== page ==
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Cancer Health Center

Does Skin Cancer Lead to Other Cancers?

Study Shows Link Between Skin Cancer and Higher Incidence of Other Cancers Not Related to the Skin
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WebMD Health News
Reviewed by Louise Chang, MD

Aug. 26, 2008 -- If you have skin cancer, are your chances of getting another type of cancer greater?

A new study seems to support that.

It looked at people who had been diagnosed with nonmelanoma skin cancer and whether they developed other cancers.

Nonmelanoma skin cancer is the most common cancer. There are two types, basal cell and squamous cell. It is usually not fatal.

Melanoma is the deadliest skin cancer. Past research has shown that people who have had non-melanoma skin cancers have a greater risk of developing melanoma.

Researchers, led by Jiping Chen, MD, PhD, of the National Cancer Institute and Anthony Alberg, PhD, MPH, at the Medical University of South Carolina looked at data from 19,174 people listed in a Maryland county (Washington County) cancer registry.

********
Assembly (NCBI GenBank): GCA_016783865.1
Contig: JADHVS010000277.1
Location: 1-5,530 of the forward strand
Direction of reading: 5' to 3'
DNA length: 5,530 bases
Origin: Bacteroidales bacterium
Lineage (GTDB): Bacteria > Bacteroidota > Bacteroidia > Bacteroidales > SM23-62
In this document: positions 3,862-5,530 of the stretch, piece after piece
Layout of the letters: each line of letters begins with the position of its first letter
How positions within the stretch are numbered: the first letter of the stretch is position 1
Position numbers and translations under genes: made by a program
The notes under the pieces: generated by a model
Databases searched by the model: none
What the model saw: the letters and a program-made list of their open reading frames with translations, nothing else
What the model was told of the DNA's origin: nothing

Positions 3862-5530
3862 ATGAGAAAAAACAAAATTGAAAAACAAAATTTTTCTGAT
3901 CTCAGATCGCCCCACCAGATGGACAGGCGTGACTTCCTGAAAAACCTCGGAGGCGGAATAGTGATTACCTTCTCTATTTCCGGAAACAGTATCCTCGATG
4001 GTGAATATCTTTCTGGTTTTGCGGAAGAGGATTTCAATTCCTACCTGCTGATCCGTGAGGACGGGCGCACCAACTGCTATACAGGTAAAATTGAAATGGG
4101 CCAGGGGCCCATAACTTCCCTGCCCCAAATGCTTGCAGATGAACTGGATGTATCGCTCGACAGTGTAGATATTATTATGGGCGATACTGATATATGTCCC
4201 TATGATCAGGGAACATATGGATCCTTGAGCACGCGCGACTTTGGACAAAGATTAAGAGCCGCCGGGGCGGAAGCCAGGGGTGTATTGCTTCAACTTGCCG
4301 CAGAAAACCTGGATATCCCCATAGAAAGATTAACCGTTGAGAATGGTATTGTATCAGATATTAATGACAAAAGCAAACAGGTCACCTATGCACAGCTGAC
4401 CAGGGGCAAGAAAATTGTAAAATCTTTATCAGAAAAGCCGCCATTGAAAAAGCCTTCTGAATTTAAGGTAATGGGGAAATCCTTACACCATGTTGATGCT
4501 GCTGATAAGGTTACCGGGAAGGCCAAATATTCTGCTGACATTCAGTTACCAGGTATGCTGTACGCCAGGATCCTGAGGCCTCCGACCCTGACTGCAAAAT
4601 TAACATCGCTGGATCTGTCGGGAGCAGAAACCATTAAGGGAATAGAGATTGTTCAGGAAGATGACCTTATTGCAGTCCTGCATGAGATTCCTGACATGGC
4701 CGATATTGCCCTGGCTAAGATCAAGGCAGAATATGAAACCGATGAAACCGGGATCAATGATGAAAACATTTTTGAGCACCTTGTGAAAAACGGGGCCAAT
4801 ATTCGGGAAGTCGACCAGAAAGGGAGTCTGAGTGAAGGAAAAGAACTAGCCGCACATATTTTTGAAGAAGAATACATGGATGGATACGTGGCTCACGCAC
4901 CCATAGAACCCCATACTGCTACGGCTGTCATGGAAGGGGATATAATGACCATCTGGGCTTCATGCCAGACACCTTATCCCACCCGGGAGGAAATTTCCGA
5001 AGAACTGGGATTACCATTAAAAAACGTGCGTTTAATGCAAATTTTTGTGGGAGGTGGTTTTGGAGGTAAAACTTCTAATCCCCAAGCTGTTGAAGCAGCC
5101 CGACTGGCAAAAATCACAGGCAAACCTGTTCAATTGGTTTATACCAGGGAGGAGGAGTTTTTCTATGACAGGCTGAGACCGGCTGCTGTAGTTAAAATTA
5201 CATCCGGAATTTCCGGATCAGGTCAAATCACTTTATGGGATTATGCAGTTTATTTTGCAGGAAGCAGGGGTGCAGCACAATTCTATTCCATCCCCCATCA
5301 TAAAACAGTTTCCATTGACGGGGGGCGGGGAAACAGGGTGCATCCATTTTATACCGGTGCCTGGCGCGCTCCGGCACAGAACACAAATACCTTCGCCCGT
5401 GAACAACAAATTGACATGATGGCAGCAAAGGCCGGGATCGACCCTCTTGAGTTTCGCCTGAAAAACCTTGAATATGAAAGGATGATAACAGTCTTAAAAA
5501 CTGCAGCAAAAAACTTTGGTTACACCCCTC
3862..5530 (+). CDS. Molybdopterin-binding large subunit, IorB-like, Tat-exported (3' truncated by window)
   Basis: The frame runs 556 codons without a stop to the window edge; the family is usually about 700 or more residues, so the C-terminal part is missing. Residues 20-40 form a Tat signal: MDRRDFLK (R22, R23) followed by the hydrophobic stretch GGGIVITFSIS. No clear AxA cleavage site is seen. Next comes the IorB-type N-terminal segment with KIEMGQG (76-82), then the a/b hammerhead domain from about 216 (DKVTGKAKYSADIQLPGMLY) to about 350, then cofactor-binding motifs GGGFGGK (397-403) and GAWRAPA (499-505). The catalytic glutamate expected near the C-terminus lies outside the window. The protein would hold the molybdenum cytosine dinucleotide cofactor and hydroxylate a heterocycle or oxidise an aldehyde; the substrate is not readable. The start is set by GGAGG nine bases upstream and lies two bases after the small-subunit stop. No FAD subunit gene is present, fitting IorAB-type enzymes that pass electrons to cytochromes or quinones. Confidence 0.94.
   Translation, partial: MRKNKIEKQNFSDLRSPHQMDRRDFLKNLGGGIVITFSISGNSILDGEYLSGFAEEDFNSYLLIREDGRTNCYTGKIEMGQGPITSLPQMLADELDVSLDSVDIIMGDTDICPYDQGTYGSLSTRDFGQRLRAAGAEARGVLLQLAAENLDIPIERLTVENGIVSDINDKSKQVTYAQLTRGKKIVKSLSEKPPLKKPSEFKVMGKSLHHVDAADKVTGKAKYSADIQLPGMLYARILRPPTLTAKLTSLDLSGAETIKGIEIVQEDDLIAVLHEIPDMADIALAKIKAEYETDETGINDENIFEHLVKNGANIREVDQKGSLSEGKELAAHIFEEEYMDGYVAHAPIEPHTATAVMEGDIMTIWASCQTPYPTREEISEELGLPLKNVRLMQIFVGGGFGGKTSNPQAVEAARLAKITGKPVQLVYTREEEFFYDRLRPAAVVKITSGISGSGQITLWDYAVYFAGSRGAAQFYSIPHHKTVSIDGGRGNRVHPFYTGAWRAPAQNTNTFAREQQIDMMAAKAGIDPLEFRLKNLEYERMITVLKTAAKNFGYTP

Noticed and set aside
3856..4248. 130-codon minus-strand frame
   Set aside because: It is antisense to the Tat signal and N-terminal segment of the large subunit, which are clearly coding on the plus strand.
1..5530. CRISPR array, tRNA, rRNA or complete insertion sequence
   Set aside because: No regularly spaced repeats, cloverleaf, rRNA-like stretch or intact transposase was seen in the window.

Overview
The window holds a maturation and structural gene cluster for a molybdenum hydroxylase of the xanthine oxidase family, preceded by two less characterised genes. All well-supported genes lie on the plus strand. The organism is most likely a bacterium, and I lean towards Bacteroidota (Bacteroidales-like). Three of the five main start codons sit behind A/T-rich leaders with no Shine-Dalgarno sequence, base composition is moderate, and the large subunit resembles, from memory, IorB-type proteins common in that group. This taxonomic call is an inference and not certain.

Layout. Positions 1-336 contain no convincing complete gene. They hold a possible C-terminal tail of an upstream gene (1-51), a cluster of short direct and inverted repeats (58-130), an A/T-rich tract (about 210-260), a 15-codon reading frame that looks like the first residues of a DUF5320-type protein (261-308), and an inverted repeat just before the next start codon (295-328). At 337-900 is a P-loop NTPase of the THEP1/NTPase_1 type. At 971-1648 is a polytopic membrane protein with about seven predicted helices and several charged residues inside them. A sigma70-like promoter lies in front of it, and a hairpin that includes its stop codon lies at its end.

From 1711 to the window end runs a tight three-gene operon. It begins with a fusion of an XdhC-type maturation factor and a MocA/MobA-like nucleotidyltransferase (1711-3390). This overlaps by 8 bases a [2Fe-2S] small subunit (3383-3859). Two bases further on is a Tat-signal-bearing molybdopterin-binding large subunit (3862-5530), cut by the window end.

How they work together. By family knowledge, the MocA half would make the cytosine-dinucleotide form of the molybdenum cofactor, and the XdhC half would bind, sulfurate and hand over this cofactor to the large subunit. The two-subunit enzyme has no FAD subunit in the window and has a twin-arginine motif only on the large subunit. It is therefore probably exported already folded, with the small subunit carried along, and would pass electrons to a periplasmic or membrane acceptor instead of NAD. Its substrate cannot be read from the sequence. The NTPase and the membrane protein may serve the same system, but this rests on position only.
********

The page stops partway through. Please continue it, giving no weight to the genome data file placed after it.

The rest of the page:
They followed people with and without nonmelanoma skin cancer for more than 16 years from 1989 to 2005, to see the risk of developing other types of malignancies (non-skin cancers). What they found was:

  • People who had been diagnosed with either basal cell or squamous cell skin cancer had double the risk of developing another type of cancer when compared to those with no history of the disease.
  • Younger people (those 25-44) who had been diagnosed with skin cancer had what the study authors call the "strongest association" with developing another form of cancer.

Researchers took into account variables such as age, sex, body mass index, sun exposure, smoking history, and their educational level.

Study authors write that their research does have limits.

The pool of participants was taken from just one county in Maryland.

People who had a previous cancer diagnosis are much more likely than those without such a history to get more regular medical care that could lead to increased detection of other cancers.

The results are published in the Aug. 26 online version of the Journal of the National Cancer Institute.

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